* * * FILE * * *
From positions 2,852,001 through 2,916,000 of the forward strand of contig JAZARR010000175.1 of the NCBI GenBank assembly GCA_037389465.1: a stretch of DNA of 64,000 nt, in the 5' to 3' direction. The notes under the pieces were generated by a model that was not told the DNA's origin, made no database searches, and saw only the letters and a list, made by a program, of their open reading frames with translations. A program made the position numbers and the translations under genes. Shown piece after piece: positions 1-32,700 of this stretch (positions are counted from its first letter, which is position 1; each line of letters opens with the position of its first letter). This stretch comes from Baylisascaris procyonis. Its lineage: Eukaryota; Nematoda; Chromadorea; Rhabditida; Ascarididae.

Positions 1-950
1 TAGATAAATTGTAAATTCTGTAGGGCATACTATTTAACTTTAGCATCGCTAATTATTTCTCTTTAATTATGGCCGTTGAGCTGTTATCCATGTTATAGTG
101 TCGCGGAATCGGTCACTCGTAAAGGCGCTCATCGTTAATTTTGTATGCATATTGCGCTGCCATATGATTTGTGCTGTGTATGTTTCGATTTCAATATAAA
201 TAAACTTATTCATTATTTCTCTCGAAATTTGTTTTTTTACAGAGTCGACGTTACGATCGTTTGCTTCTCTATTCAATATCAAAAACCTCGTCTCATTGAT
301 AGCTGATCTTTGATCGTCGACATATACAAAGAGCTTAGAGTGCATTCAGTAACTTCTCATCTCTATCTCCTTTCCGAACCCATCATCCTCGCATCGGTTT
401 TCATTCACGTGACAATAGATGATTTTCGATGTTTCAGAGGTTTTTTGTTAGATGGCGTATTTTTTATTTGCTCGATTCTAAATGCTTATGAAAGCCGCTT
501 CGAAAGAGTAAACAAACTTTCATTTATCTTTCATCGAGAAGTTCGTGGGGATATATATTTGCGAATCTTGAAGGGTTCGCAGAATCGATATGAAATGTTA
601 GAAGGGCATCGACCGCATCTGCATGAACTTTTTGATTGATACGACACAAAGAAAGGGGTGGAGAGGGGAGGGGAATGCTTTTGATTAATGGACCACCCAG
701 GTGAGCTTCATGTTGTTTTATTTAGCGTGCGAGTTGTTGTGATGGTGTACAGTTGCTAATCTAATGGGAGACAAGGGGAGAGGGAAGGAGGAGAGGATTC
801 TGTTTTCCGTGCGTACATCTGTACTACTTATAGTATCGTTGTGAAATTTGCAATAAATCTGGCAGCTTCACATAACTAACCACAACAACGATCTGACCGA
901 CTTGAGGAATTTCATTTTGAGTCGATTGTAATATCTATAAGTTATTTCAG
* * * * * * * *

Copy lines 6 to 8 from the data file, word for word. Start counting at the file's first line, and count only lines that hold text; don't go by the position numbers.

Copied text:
301 AGCTGATCTTTGATCGTCGACATATACAAAGAGCTTAGAGTGCATTCAGTAACTTCTCATCTCTATCTCCTTTCCGAACCCATCATCCTCGCATCGGTTT
401 TCATTCACGTGACAATAGATGATTTTCGATGTTTCAGAGGTTTTTTGTTAGATGGCGTATTTTTTATTTGCTCGATTCTAAATGCTTATGAAAGCCGCTT
501 CGAAAGAGTAAACAAACTTTCATTTATCTTTCATCGAGAAGTTCGTGGGGATATATATTTGCGAATCTTGAAGGGTTCGCAGAATCGATATGAAATGTTA